“So” he said after a few moments, “you are a – wot you say in English?”
I shrugged my shoulders.
He snorted and tapped me softly on the head. “Nefer mind – I suppose you’ll get over it whatever the damn thing’s called!”
But for once he was wrong. I never did!
Sunset off the River Congo – 1955
A heavy, oily swell,
And the rusted freighter rolled,
Her derricks creaking softly
As the waters rose and fell.
And o’er the darkening,
In the hot and humid air,
The deep insistent throbbing
Of the beating drums came clear.
And westward on the horizon,
Where the vast Atlantic lay,
The sun was swiftly sinking
In a fiery, misty blaze.
And suddenly came the darkness
And the silence of the night,
And in the soft and velvet sky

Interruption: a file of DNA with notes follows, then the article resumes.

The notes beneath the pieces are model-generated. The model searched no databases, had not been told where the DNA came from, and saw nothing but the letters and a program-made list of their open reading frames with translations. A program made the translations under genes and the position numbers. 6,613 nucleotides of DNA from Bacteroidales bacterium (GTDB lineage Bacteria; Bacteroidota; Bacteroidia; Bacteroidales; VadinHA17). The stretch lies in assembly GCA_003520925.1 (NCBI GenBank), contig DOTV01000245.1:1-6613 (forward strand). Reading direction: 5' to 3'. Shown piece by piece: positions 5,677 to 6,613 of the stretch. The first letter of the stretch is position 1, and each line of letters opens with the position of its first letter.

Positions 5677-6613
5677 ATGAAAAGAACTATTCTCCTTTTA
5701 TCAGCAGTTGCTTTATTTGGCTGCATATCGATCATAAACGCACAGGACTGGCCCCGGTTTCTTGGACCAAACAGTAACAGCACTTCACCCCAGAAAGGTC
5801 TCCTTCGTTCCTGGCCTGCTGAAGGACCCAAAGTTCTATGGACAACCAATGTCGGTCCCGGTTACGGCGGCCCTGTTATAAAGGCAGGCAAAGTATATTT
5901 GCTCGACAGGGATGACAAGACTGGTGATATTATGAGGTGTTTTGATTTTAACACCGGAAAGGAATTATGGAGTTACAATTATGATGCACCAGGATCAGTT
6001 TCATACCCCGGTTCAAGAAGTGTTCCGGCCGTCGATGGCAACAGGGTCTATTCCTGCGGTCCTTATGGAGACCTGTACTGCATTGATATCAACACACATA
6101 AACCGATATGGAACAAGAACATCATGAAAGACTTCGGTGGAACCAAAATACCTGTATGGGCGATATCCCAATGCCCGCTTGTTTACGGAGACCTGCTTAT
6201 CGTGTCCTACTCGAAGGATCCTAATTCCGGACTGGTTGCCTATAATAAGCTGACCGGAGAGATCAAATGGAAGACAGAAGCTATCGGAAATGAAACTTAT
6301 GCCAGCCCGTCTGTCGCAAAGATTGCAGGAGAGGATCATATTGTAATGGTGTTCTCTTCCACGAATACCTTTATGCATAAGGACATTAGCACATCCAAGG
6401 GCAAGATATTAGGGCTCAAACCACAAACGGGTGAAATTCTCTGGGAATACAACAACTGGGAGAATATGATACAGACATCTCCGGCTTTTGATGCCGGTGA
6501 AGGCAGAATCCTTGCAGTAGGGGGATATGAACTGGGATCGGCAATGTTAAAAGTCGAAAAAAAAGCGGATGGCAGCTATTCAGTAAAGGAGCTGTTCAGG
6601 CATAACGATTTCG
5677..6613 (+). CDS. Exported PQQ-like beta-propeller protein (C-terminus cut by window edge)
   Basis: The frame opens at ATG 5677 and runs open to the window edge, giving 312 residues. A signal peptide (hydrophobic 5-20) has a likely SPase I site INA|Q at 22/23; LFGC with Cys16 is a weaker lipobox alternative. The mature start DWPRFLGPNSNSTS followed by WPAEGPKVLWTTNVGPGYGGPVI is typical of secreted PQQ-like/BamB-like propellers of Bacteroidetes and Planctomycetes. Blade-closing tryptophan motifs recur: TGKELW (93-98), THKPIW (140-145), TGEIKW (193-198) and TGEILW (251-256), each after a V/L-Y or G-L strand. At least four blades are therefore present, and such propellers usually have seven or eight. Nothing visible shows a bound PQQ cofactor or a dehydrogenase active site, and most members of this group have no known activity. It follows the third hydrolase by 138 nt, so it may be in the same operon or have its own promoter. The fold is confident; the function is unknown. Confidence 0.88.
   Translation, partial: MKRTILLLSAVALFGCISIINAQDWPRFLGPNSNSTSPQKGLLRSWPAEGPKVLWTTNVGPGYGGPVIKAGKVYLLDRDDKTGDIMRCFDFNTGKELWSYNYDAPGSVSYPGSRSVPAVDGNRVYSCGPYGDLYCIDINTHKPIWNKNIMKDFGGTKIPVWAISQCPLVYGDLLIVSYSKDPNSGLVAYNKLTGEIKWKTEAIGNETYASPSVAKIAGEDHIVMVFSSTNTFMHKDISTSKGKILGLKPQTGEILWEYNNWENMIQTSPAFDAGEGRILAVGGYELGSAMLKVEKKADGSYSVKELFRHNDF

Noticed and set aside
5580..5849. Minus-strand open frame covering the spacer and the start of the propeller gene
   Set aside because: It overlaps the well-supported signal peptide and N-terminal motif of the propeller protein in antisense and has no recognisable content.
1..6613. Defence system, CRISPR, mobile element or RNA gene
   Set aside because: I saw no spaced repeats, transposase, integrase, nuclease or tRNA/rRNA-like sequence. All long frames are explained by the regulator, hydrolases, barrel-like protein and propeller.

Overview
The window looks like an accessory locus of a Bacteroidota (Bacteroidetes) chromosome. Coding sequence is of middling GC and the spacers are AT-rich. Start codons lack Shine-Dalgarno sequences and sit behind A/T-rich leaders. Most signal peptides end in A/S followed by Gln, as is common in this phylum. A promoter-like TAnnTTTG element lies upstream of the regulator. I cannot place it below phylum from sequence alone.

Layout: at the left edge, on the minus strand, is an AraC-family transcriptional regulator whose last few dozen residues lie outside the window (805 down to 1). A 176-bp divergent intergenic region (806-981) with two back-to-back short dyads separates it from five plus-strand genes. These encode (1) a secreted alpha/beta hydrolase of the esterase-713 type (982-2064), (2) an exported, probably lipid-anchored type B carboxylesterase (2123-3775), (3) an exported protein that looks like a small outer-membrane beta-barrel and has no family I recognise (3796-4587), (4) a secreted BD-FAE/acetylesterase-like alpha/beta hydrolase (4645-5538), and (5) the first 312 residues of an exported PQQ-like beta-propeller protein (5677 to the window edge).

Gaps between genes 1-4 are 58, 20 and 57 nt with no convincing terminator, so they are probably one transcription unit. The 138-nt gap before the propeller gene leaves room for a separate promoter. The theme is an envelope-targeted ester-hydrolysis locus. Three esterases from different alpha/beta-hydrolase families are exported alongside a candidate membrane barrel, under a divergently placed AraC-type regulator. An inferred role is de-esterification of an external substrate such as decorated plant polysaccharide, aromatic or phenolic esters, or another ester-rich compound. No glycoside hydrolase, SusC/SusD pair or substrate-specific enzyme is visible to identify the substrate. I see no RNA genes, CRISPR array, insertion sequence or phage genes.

A crystal star shone bright.
And then, on a day of sunshine and strong wind blowing up the English Channel, we slowly made our way to the ship’s home port.
When I finally walked away from her with my few belongings in a well-worn handgrip, I turned round on the quay and took a long, last look at her. To my surprise all the ship’s officers were on the bridge. They waved and the First Mate held up Cristobel in the air and shook a paw.
I waved back and then turned and walked out through the harbour gates. My eyes were watering, but that, I suppose, was because of all the dust in the air.
It was, after all, a very windy day in Antwerp.
© 2012 Thurstan Bassett